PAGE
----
The Rector’s Weekly Letter to the Congregation for Sunday, March 29, 2020
Who Is God?
What a question to ask of people who have grown up in church all their lives, and have attended church services and Bible studies and all kinds of teachings about God, aplenty. Yet it is a question worth asking from time to time. There’s the possibility of our getting busy doing life so that certain things we once knew and almost took for granted escape from our subconscious, and we live as if those truths are no longer valid. This happens to sins as well. We can lose track of the sins that become accepted as normal by society.
A friend of mine with whom I was going to seminary confessed to me one time that he was disillusioned with Christianity. Here he was in seminary about to graduate to go and pastor a church, but he was struggling inward not able to get over feelings of guilt. Much as he read his Bible and prayed a lot, he still couldn’t get peace. He wondered whether that was all there was to Christianity. If that was the case, he said, he was considering quitting his seminary studies and go and do something else.
I sat this friend down and talked with him at length about whom he thought God was. He responded that to be frank, he saw God as some powerful, stern, and distant King, sitting on a golden throne surrounded by angels and demanding from us humans strict adherence to his statutes or surely face harsh retribution. It was clear to me that this good brother had all his theology right in his head, but not in his heart. He did not have a healthy relationship with God. He did not know God. He knew the Church and the Church knew him, and God knew him. But he did not know God. He had a warped view of him.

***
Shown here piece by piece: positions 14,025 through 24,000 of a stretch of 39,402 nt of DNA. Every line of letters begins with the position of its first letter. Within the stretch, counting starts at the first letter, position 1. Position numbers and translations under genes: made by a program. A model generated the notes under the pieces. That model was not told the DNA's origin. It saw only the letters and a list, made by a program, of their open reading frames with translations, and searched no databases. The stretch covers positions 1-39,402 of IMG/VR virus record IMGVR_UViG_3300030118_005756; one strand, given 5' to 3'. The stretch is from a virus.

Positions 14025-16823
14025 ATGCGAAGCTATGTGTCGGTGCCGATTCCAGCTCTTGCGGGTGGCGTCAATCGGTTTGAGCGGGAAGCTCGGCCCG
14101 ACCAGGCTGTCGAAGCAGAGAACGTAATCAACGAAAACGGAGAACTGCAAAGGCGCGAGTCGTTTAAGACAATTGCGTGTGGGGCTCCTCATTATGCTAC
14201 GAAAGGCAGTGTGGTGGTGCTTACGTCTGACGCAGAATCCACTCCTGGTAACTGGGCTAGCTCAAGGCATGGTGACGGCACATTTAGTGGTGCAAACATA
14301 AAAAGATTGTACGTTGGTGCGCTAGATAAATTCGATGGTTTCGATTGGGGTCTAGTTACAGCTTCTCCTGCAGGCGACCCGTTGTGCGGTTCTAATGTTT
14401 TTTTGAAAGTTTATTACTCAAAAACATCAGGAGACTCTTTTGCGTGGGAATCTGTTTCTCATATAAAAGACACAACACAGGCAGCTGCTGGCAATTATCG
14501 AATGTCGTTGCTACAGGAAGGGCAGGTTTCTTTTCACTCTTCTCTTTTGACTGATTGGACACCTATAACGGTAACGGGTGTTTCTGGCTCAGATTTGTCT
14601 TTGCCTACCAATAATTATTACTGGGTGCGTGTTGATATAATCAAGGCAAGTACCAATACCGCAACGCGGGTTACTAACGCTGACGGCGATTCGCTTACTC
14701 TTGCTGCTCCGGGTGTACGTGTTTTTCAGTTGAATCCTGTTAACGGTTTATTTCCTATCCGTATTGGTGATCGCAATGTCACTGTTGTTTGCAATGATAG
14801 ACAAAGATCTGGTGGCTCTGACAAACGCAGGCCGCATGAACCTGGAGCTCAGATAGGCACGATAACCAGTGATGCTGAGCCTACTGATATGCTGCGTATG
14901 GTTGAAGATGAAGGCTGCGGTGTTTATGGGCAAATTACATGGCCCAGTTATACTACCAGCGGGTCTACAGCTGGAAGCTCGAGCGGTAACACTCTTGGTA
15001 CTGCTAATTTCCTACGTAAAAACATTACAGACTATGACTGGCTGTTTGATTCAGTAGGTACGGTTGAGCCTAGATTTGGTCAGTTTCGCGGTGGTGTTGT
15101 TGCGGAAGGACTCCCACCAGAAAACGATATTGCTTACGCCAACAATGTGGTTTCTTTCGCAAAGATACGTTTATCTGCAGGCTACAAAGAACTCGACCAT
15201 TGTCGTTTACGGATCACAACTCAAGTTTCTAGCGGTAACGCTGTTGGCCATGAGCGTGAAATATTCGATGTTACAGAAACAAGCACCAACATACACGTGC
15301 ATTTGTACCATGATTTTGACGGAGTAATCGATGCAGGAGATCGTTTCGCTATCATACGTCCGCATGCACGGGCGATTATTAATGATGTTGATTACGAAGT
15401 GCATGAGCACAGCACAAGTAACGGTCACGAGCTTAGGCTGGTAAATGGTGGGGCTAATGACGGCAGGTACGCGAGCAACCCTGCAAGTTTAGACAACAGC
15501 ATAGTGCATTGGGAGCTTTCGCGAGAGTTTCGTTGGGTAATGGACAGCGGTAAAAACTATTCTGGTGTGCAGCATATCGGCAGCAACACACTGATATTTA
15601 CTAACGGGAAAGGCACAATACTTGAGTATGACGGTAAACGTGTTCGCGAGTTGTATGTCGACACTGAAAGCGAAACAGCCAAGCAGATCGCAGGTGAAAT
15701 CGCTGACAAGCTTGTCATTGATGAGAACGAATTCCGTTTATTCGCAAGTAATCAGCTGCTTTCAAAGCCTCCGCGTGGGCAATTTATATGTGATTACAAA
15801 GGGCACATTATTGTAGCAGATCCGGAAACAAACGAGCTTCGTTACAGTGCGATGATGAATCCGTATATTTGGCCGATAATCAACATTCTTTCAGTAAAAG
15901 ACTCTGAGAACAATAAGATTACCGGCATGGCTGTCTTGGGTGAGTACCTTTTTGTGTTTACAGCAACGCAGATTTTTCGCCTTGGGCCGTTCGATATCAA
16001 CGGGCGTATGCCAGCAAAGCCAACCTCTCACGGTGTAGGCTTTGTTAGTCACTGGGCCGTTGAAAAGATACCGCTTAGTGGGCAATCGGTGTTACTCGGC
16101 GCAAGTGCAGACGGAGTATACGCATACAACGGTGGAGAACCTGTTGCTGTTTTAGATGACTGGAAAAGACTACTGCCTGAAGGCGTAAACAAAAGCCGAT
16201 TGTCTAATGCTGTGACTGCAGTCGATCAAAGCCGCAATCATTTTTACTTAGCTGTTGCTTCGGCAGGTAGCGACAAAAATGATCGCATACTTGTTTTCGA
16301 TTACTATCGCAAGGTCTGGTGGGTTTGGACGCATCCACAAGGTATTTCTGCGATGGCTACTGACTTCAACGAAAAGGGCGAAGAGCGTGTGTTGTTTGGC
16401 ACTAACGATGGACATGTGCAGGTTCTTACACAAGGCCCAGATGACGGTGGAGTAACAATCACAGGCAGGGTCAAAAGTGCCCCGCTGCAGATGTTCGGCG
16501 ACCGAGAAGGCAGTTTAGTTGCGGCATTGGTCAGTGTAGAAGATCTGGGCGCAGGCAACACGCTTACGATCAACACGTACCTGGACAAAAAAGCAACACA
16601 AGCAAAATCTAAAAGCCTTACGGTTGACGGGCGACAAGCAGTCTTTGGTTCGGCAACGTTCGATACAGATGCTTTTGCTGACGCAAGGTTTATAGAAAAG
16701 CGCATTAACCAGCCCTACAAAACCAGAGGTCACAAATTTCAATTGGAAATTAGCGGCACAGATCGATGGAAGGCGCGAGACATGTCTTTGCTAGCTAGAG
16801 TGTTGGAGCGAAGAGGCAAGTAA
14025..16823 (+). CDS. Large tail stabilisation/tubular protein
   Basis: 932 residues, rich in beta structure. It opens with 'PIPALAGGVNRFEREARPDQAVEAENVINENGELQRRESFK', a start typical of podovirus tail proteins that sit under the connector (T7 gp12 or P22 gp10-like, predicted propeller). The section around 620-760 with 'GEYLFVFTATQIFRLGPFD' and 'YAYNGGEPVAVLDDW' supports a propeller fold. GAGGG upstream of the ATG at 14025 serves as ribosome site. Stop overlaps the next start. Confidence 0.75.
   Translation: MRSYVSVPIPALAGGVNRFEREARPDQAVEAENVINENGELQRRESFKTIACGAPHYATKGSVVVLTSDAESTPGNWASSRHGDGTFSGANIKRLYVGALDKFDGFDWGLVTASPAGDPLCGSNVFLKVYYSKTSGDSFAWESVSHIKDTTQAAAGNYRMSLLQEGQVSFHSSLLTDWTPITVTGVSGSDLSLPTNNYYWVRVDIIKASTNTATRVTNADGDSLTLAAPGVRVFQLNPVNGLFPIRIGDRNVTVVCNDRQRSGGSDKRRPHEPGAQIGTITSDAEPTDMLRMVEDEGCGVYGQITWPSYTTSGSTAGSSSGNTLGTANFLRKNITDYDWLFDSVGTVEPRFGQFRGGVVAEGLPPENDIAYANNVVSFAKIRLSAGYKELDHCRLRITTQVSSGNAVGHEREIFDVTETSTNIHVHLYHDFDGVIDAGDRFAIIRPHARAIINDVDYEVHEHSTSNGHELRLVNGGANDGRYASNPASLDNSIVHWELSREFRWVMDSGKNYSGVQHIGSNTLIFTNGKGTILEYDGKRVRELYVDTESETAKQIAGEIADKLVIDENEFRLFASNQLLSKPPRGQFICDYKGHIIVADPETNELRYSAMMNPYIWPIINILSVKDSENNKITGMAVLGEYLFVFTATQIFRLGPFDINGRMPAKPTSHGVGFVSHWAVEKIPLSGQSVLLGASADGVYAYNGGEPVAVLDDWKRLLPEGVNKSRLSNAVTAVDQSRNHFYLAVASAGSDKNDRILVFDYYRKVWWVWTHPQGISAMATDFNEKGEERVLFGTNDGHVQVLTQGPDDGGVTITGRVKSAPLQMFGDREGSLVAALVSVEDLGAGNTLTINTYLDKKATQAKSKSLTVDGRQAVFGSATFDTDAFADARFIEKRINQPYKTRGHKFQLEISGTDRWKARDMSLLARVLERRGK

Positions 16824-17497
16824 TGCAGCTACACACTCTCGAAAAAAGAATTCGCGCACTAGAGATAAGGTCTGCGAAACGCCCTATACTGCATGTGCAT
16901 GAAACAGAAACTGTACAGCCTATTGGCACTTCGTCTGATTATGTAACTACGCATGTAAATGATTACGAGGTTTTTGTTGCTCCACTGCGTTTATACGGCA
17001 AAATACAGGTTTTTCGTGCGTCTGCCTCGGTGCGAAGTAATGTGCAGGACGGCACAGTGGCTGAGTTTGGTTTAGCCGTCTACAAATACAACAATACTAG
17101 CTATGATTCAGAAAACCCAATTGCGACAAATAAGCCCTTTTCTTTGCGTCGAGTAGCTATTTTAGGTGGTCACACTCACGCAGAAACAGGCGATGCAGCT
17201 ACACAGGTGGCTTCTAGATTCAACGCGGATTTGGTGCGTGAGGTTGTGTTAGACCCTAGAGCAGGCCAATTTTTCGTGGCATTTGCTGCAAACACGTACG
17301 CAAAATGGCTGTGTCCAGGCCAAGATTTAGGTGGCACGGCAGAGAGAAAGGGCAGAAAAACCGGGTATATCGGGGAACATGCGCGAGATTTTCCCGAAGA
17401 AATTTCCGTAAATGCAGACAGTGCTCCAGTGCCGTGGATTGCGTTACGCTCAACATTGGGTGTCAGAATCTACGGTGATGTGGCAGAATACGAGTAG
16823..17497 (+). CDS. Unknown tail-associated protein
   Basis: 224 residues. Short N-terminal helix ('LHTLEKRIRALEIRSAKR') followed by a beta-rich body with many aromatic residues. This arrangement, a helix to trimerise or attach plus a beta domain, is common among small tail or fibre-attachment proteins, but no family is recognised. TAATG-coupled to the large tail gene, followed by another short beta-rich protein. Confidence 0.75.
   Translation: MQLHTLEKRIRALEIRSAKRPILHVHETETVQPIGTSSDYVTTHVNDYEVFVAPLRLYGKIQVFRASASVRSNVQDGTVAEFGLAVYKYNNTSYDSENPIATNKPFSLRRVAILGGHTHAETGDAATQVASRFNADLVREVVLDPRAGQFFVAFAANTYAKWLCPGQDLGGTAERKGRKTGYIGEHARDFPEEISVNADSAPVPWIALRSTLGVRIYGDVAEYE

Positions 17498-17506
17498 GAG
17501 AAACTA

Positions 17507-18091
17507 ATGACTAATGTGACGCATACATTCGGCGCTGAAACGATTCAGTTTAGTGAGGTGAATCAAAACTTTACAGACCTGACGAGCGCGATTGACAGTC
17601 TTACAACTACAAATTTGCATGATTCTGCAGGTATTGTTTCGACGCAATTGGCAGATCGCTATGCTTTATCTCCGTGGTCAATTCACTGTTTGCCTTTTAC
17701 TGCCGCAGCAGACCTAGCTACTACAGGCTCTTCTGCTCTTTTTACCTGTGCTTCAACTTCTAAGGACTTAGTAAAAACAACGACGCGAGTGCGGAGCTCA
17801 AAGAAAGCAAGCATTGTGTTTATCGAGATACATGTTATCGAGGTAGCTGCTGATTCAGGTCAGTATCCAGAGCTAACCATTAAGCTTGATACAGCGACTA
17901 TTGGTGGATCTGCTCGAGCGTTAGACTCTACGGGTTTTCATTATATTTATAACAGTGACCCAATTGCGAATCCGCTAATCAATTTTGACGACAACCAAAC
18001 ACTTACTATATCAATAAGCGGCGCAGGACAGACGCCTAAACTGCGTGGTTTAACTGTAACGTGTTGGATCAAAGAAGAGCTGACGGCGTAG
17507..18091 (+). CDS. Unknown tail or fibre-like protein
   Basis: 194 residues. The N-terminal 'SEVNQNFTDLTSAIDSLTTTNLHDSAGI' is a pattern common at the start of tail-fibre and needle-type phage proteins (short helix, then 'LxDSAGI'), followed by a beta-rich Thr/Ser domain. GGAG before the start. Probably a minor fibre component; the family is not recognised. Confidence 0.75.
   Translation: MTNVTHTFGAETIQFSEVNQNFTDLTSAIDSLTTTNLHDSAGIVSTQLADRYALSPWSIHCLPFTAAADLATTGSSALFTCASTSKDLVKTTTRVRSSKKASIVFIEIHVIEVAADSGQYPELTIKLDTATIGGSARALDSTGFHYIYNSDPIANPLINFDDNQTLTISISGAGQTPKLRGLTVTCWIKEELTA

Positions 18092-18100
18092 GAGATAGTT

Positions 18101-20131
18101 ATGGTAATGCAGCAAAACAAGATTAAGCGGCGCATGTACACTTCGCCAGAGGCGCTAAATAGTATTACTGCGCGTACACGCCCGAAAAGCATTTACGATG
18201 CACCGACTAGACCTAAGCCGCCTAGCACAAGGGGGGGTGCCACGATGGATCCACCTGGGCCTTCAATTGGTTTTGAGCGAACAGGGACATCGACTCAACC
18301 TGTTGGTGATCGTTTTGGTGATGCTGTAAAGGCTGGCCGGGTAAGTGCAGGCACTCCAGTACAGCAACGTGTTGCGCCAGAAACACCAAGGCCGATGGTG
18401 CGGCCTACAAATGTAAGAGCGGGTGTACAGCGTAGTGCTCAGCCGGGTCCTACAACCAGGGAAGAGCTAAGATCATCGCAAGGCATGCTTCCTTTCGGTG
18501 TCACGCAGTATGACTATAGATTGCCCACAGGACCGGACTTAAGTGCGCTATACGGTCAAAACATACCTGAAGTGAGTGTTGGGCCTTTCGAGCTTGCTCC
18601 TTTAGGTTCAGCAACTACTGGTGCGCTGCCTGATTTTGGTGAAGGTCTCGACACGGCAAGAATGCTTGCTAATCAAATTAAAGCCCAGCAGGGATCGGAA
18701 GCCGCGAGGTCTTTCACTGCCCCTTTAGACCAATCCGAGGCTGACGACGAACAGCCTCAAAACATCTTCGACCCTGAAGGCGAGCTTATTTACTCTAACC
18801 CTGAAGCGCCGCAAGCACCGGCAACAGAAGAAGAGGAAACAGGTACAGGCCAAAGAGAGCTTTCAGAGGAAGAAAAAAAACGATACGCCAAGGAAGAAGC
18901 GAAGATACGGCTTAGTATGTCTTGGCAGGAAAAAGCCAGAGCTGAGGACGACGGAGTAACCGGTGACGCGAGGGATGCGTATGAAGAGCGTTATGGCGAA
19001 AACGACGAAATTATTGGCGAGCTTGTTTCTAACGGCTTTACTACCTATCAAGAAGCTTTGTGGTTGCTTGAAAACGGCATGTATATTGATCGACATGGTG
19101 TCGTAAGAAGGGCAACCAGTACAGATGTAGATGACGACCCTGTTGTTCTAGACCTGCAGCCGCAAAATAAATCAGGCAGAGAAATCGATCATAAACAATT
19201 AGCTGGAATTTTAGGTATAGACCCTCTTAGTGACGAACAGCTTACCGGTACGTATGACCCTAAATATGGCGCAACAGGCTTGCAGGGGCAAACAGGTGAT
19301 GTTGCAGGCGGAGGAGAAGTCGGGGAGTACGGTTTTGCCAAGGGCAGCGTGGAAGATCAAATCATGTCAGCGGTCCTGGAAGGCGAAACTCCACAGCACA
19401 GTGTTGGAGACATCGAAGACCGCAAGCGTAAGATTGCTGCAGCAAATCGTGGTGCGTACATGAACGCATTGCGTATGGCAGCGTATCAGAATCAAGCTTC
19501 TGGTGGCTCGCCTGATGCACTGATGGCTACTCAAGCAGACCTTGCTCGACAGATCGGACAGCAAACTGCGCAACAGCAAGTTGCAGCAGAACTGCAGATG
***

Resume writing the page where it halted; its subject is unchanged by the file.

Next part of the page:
When you think about God, what picture comes into your mind? These pictures develop in us mainly from our experience of life and people as we grow up. Often such pictures are inaccurate and mislead us about God. Yet those pictures persist in us and impact our spiritual life causing us to live less happily than our creator intended for us. The question of who is God is therefore ever pertinent.
God cannot be described to any level of satisfaction in a short letter like this one. It would require tons of books to explain him, and even then, we would not fully comprehend who he is. But enough about him has been revealed to us in nature, in the Bible, and in the Person of our Lord Jesus Christ for us to have a working knowledge of him.
Let us go to God’s own self-description. In Exodus 34: 6 -7 God described himself to Moses. Moses had earlier in 33:18, asked God to allow Moses to see him. God promised to describe his characteristics and qualities to Moses and said that it was impossible for Moses to see his face. God says the following about himself, “The LORD, the LORD, a God merciful and gracious, slow to anger, and abounding in steadfast love and faithfulness, keeping steadfast love for thousands, forgiving iniquity and transgression and sin, but who will by no means clear the guilty, visiting the iniquity of the fathers on the children and the children’s children, to the third and the fourth generation.”